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How do I deal with my Mom's agitation due to Lewy Body dementia?

My strong willed Mother has been diagnosed with Dementia with Lewy Bodies. Two weeks ago my Mom was diagnosed with a UTI, and given a antibiotic. Two days later at my house she mentally did a 360 and threatened to kill me walked in circles ranting and cursing. After getting advice from medical on the phone I called 911. My Mom was hospitalized for two weeks. Today I brought her home and she is starting again. Her medication for the past 36hrs has put her in a pretty good place, but she is cursing ect... What do I do now?
Status: Open    Nov 09, 2015 - 08:10 AM

Dementia

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Nov 15, 2015 - 07:02 PM

I know from experience that an infection like a UTI can cause the elderly to exhibit very unusual behaviors. We once thought a lady had had a stroke because she was suddenly talking off the wall and very out of sorts. It will make you believe they have dementia even though they don't. Make sure the infection is completely gone and maybe have her checked for a yeast infection, because every time I have a UTI and get an antibiotic to treat it, it gives me a yeast infection. Hope this helps you some.

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Jun 01, 2016 - 01:28 PM

My father was diagnosed with Lewy Body Dementia just under a year ago and we were told his dementia was already at an advanced stage. For the first six months all we concentrated on was trying to cope with his agitation, nightmares and frightening hallucinations. Although doctors could help with the nightmares and hallucinations there didn't seem to be any medication forthcoming for agitation. Yet agitation was the most difficult thing we had to cope with.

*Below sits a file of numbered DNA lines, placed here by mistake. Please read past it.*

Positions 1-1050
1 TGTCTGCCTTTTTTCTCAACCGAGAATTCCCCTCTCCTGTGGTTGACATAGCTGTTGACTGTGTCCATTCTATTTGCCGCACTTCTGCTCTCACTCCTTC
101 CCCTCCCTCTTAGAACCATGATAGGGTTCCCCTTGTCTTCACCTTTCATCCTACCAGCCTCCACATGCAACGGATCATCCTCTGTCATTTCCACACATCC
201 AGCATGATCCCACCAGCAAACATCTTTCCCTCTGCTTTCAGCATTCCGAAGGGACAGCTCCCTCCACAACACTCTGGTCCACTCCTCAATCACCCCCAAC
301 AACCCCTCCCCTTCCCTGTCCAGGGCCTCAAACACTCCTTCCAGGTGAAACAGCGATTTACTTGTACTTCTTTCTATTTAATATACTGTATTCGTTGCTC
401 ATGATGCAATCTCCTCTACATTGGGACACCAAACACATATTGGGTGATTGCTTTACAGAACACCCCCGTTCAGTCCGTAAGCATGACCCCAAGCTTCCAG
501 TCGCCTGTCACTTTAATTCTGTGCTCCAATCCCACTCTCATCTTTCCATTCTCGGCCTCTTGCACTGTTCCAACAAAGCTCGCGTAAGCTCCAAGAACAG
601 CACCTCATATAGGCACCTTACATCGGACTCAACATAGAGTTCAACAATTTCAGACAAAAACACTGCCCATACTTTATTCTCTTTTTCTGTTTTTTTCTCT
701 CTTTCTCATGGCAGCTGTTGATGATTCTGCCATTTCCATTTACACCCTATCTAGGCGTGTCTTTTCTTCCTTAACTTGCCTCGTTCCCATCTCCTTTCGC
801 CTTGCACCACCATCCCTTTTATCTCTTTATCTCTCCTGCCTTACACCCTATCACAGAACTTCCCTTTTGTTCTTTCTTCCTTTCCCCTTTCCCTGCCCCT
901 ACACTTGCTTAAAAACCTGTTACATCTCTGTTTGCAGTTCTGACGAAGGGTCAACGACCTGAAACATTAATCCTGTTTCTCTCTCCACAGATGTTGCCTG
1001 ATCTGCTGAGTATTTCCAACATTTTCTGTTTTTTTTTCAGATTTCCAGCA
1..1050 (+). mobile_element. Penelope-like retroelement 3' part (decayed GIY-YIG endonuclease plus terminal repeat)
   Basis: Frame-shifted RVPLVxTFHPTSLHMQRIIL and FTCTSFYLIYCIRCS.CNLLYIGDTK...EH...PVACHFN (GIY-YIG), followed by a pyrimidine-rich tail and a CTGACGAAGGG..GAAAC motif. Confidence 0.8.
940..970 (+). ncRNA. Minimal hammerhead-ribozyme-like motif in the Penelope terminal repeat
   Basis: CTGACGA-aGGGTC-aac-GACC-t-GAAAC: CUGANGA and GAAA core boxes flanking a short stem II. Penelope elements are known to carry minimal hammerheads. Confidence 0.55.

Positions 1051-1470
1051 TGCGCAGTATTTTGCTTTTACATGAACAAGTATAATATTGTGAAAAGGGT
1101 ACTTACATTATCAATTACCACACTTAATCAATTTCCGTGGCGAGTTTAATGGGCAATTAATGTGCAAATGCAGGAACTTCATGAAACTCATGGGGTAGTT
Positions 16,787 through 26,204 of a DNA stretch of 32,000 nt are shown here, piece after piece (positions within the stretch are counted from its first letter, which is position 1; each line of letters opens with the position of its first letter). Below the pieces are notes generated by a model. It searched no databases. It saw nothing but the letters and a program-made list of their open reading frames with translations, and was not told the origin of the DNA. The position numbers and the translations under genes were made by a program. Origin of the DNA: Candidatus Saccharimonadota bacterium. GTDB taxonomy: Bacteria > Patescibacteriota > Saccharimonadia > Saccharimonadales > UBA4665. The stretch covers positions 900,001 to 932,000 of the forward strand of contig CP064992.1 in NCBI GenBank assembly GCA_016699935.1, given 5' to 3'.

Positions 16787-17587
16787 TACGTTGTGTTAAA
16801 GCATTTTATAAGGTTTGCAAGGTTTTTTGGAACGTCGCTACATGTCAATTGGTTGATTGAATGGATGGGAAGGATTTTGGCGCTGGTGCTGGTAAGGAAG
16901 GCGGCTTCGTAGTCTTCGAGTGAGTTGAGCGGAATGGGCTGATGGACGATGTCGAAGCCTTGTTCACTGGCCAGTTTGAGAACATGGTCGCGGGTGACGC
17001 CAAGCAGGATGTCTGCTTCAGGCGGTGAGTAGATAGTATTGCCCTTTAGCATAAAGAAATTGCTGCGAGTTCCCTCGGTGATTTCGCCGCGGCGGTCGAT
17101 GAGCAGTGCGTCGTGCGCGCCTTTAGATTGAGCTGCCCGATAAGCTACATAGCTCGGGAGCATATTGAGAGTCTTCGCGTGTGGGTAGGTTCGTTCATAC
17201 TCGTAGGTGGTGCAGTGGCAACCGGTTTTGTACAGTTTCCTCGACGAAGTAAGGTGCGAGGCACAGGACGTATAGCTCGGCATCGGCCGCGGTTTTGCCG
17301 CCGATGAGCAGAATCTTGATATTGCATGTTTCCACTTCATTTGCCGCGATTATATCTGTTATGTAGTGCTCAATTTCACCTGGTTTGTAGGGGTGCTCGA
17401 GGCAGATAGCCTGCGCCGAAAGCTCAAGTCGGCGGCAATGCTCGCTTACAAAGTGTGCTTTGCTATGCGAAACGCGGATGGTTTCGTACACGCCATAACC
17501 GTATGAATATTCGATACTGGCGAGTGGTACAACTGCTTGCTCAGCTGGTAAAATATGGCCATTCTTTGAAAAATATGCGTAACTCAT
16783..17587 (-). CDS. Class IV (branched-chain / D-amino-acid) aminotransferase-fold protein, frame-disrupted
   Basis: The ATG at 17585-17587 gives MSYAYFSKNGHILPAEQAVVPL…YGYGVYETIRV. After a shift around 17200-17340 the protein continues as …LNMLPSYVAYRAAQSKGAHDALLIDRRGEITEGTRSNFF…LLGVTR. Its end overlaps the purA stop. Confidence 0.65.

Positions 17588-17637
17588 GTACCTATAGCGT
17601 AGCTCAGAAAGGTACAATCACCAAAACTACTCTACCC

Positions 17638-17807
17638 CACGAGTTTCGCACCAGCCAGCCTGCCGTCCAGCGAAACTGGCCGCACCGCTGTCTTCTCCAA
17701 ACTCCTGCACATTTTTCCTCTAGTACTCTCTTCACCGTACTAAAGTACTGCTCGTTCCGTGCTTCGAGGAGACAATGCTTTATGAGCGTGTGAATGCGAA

Luckily we were assigned a dementia nurse who began to visit my Dad regularly. She taught us three things which dramatically reduced my Dad's agitation; from experiencing it everyday to only experiencing it a few days each month.

1. Agitation can be a form of communication: Note down things going on around my Dad when he starts to get agitated. For example fast-paced tv programmes. Bright lights. Loud voices. Using a radio. Also note down things happening at the time he seemed calmer eg watching simple childrens tv programmes, wearing a hat, subtitles, getting shaved, listening to classical music. This way we compiled a list of things we should and shouldn't do in order to lessen the agitation.

2. Agitation is a symptom of something: Sudden agitation usually signals an infection. Couple this with a few additional signs or changes to his behaviour eg a change in his temperature, suddenly being awake / asleep all the time, suddenly refusing to eat & drink, feeling discomfort and this definitely meant he had an infection (usually a urine infection in my Dad's case). This meant we knew it was time to call in a doctor to get him treated.

3. Respect at all times: This means we never tell my Dad to stop doing something eg "Don't pull your catheter". Instead we'd give him something else to pull or fiddle with. We always listen to him carefully even if we can't make out what he's saying. We always tell him what we're going to do before we do it so he doesn't get scared. We always ask him first for example " Can I give you a wash?" and if he says no. He means no.

Tips. Getting the right antibiotics. If my Dad is still very agitated after finishing a course of antibiotics it means that he's still got an infection and I know that I have to get the doctor to prescribe a different antibiotic.

Ultimately we learnt that it wasn't my Dad that had to change but rather that we had the power to change the things that caused his agitation.

For me this year has been a very steep learning curve but it has also been an utter revelation. I hope that some of our experiences can help others in a similar position.
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